○ 𝝰-glucose vs β-glucose​ differ by reversal of H and OH on
the first carbon

○ Two sugar molecules joined by a glycosidic linkage
○ During the process of joining, a water molecule is lost
(condensation/dehydration reaction)
○ Glucose + Fructose = Sucrose (table sugar)
○ Glucose + Galactose = Lactose (milk sugar)
○ Glucose + Glucose = Maltose
● Polysaccharide
○ A series of connected monosaccharides (polymer)
○ Starch
■ 𝛼-glucose polymer
■ Energy storage in plant cells
■ Amylose and amylopectin
○ Glycogen
■ 𝛼-glucose polymer
■ Energy storage in animal cells (“animal starch”)
○ Cellulose
■ β-glucose polymer
■ Structural for walls of plant cells
■ Major component in wood
○ Chitin
■ β-glucose polymer (with a nitrogen attached to
each glucose molecule)
■ Structural in walls of fungus and in exoskeletons of
2) Lipids
● Triglycerides
○ Fats and oils
○ Three fatty acids attached to a glycerol
■ Fatty acids = hydrocarbon chains with a COOH
○ Saturated
■ All single bonds between carbon atoms
■ Each carbon has two hydrogens (think saturated
with hydrogens)

■ One double bond between two carbons
■ Those two carbons have one hydrogen each
■ Two or more double bonds

○ Looks similar to triglyceride, but one of the fatty acid chains
replaced by a phosphate group (and the phosphate has an
“R” group attached to it)
○ Two fatty acid tails = nonpolar hydrophobic
○ Phosphate head = polar hydrophilic
○ Form Cell membranes
● Steroids
○ Contain a backbone of four carbon rings linked together
○ Cholesterol (within cell membranes)
○ Testosterone and Estrogen hormones
3) Proteins
● Polymers of amino acids covalently bonded (peptide bonds)
○ There are 20 different amino acids
○ Amino acids all have a central carbon bonded to an amino
(NH​2​), a Carboxyl (COOH) and a hydrogen (H). The fourth
bond (R) makes it different
● Types:
○ Structural Proteins
■ Keratin in hair/horns of animals
■ Collagen in the connective tissues
■ Silk in spider webs
○ Storage Proteins
■ Casein in milk
■ Ovalbumin in egg whites
■ Zein in corn seeds
○ Transport Proteins
■ Vesicles that transport materials in and out of cells
■ Oxygen carrying hemoglobin in RBCs

Defensive Proteins
■ Antibodies
○ Enzymes
■ Regulate rate of chemical reactions
● Protein Structure
○ Primary
■ Amino acid sequence
■ Cys-Tyr-Phe-Gln etc.
○ Secondary
■ 3D shape from h
​ ydrogen bonding​ of amino acids
■ Fibrous proteins
■ Alpha Helix (spiral)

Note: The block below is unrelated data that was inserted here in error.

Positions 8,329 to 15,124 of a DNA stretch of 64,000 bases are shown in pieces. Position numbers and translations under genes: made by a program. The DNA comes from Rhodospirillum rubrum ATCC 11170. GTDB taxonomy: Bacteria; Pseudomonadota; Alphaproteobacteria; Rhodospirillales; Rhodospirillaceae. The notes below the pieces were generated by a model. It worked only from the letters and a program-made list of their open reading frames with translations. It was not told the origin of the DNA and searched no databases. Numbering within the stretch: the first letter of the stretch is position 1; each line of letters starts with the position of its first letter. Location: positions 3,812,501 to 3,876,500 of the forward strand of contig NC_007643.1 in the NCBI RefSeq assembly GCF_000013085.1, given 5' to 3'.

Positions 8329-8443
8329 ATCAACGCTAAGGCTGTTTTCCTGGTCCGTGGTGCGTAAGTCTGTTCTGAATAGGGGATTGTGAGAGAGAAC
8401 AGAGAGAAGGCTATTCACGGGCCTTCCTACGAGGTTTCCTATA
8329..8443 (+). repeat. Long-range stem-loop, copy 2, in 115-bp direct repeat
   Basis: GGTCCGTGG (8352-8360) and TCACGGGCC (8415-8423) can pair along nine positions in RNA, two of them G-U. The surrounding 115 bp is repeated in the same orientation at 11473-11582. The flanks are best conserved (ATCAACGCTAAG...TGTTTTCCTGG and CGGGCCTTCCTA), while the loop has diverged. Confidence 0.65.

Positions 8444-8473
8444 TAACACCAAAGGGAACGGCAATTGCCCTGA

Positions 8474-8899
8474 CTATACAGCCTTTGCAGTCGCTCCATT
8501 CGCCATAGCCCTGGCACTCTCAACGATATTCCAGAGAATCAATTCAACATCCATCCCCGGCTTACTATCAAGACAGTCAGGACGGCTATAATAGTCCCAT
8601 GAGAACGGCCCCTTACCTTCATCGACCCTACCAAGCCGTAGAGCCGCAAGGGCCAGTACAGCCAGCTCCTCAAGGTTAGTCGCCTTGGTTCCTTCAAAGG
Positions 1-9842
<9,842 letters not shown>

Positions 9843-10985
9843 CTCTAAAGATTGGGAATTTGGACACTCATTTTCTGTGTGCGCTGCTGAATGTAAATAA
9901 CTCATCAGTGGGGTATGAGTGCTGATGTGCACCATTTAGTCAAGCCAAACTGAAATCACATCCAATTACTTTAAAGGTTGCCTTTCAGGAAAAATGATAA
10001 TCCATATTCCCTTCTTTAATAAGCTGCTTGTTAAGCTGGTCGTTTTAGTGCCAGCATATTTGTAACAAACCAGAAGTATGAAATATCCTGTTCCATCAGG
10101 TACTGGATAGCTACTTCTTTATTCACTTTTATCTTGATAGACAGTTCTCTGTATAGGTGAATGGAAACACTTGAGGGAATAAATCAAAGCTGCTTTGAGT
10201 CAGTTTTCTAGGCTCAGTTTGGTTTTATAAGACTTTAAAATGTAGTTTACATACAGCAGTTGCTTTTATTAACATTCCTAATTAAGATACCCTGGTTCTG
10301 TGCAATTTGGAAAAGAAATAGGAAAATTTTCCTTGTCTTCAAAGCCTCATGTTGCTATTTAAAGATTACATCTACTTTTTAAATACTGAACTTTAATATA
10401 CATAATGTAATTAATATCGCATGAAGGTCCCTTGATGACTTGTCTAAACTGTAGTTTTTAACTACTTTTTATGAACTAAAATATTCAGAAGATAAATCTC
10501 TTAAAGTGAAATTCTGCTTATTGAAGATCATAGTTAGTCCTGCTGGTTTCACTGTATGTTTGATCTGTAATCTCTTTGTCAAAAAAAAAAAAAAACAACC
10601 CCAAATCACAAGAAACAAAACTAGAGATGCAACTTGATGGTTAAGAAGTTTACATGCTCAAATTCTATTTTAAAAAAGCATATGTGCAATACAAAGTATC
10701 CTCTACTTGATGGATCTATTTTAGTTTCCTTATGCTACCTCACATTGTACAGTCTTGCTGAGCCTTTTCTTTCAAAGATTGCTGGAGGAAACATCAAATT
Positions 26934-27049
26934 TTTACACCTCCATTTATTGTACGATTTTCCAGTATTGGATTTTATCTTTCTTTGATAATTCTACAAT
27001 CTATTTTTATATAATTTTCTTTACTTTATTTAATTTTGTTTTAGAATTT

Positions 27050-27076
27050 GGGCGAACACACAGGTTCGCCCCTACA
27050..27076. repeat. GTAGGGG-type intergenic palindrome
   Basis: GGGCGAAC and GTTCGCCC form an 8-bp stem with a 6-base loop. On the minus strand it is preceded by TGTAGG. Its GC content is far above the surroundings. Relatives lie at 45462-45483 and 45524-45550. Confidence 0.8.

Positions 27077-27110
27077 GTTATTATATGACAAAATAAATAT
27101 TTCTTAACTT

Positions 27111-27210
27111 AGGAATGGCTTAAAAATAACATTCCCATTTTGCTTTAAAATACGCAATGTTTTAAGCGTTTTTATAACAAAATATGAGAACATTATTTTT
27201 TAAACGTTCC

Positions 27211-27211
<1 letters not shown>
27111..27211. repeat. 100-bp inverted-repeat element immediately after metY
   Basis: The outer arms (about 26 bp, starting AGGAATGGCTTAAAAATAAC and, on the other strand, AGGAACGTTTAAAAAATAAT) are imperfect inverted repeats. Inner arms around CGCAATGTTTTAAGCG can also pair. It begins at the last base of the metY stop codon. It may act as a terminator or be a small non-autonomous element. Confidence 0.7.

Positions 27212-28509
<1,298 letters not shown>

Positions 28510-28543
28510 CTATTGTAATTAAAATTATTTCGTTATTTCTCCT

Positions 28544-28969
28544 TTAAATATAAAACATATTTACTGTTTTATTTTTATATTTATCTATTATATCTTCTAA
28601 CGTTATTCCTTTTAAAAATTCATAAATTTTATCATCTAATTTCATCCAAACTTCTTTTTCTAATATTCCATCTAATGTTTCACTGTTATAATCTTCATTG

■ Beta Pleated Sheet (folded plane)
○ Tertiary
■ Additional 3D shape
■ Globular proteins
■ Hydrophobic effect causing R groups to move
towards the center of the protein to get away from
the water
■ Disulfide bonds
○ Quaternary
■ Two or more peptide chains coming together by
hydrogen bonding
■ 4) Nucleic​ ​Acids
● Stores genetic information
● DNA is a polymer of nucleotides. Nucleotides include a n
​ itrogen
base​, a five-carbon sugar (​deoxyribose​), and a ​phosphate group
● The Four Nitrogen Bases:
○ Adenine (purine) double-ring
○ Thymine (pyrimidine) single ring
○ Cytosine (pyrimidine) single ring
○ Guanine (purine) double-ring
● Differences of RNA:
○ It has ribose instead of deoxyribose
○ It has uracil instead of thymine
○ Single stranded, no double-helix
Chemical Reactions in Metabolic Processes
○ Reactions require energy, because forming bonds requires activation energy.
Many reactions occur spontaneously, but a catalyst lowers the activation energy
which accelerates the reaction. The catalyst does not change in the process and
can be reused over and over

Metabolism is chemical reactions in biological systems (breaking down
substances, synthesizing new products, etc.) Metabolic processes have the
following in common:
■ 1. The direction of the reaction depends on the concentration of the
reactants and products
● Equilibrium means no net production of either
■ 2. Enzymes act as catalysts for metabolic reactions
● Enzymes act on the substrate, and are specific to certain
substrates only
● Enzymes are unchanged during the reaction
● Enzymes work to accelerate the reaction in both directions
● Enzyme efficiency is affected by temperature and pH
● Enzymes usually have the suffix “ase”
● Enzymes have an active site where the reactants interact with